Delage was one of the more traditional of prewar luxury carmakers in its day. The company earned a solid reputation in motorsports during the early days of the automobile, including a win at the 4th ever Indianapolis 500. During the interwar period, this considerable engineering prowess was turned to making luxury cars, and the D8 was the company’s flagship model, with the D8 S being an even more powerful version of the car. But Delage only handled the engineering of the car. Being such a traditional company, Delage built just the chassis of the D8, believing that their monied customers would want a custom body made by one of Europe’s many fine couchbuilders operating at the time.
So the story of this particular car is as much about the coachbuilder that designed the body as it is about the Delage chassis. And that body is the work of Fernandez et Darrin, a firm building the designs of the American designer Howard Darrin with financial backing from the French banker Fernandez. The design represents the absolute pinnacle of French fashion, a look befitting one of the most expensive cars of the day. The D8 was a close rival to several other luxury brands, particularly French brands like Bugatti.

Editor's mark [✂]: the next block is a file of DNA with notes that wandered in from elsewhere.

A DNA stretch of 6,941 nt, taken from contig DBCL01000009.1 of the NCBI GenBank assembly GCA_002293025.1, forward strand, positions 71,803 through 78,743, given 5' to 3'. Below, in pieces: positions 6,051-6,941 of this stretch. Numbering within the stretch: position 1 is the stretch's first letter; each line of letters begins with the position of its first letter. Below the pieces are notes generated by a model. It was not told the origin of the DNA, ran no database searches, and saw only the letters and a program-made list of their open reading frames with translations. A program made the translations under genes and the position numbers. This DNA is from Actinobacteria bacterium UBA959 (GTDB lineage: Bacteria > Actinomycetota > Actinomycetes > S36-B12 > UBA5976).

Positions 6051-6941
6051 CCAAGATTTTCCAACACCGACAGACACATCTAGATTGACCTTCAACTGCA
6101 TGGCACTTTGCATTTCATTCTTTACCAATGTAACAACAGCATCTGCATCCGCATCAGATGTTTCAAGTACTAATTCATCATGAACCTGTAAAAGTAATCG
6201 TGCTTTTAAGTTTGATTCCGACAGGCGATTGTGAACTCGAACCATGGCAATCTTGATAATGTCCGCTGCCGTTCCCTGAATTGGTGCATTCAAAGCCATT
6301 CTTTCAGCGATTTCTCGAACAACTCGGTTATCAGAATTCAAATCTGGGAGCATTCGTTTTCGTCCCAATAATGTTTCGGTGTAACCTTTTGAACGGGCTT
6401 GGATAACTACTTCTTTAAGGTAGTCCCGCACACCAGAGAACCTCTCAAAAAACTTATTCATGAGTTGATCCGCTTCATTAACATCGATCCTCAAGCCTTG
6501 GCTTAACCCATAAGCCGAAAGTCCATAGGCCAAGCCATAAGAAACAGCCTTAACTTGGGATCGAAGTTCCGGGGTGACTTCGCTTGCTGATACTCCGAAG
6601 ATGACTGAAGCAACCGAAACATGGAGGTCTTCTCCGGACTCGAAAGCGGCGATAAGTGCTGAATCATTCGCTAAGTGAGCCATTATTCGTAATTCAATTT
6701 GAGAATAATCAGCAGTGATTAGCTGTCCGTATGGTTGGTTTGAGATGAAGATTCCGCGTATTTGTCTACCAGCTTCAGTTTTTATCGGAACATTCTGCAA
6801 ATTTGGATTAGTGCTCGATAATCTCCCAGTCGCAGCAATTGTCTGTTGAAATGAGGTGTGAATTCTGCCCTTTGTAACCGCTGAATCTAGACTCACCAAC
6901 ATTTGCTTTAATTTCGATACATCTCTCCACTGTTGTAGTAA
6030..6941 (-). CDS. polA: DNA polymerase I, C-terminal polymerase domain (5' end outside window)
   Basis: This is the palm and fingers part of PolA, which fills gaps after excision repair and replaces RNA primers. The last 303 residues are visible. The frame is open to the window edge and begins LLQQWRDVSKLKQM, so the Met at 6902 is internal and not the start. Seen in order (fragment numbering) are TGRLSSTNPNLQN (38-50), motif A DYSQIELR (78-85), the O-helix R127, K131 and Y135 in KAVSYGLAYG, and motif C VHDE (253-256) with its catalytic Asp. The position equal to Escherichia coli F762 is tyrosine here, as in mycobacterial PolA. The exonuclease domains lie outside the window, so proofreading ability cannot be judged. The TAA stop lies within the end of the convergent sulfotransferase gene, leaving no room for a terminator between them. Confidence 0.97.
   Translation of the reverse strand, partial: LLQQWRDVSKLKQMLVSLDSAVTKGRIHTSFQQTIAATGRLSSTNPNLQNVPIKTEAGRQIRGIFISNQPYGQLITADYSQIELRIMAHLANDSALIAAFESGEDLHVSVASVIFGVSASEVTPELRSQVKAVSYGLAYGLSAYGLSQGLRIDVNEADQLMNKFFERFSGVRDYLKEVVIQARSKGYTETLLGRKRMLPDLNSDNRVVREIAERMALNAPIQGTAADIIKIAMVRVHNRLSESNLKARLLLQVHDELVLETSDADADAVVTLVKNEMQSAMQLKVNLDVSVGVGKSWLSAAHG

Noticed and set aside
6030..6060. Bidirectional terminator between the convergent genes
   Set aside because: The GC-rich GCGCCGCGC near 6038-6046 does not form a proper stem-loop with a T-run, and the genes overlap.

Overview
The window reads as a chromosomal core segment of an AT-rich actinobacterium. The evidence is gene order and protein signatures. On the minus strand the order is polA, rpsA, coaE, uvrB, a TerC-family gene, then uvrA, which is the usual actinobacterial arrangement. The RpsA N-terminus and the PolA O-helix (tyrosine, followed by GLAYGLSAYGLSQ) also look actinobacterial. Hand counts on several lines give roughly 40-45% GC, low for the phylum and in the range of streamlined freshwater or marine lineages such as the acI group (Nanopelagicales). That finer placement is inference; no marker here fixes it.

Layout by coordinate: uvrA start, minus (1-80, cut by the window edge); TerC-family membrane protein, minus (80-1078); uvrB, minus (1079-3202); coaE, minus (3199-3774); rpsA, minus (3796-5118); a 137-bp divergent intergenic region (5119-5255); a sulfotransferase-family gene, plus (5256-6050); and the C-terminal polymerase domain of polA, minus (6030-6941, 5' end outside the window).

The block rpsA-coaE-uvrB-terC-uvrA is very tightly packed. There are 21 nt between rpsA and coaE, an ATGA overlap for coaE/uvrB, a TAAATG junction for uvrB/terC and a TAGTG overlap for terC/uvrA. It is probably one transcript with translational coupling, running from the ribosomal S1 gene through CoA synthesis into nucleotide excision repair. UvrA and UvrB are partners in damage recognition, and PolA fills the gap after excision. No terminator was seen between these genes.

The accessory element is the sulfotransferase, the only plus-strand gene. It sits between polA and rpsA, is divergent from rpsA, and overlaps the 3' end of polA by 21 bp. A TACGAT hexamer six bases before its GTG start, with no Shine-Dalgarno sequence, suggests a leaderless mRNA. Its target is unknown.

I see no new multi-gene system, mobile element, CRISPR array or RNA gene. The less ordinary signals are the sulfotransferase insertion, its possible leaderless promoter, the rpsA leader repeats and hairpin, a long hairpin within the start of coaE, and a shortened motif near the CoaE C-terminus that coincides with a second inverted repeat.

Continue reading to learn more about the 1934 Delage D8 S Cabriolet.
It was Delage founder Louis Delage who asked Marcel Pourtout to build this high-speed aerodynamic prototype (chassis 51620) for the 1937 Paris Auto Salon.
Georges Paulin was the chief stylist for Pourtout, and he accepted the challenge. He was also at work on the aerodynamic Embirlcos Bentley, and there are marked similarities between the two cars.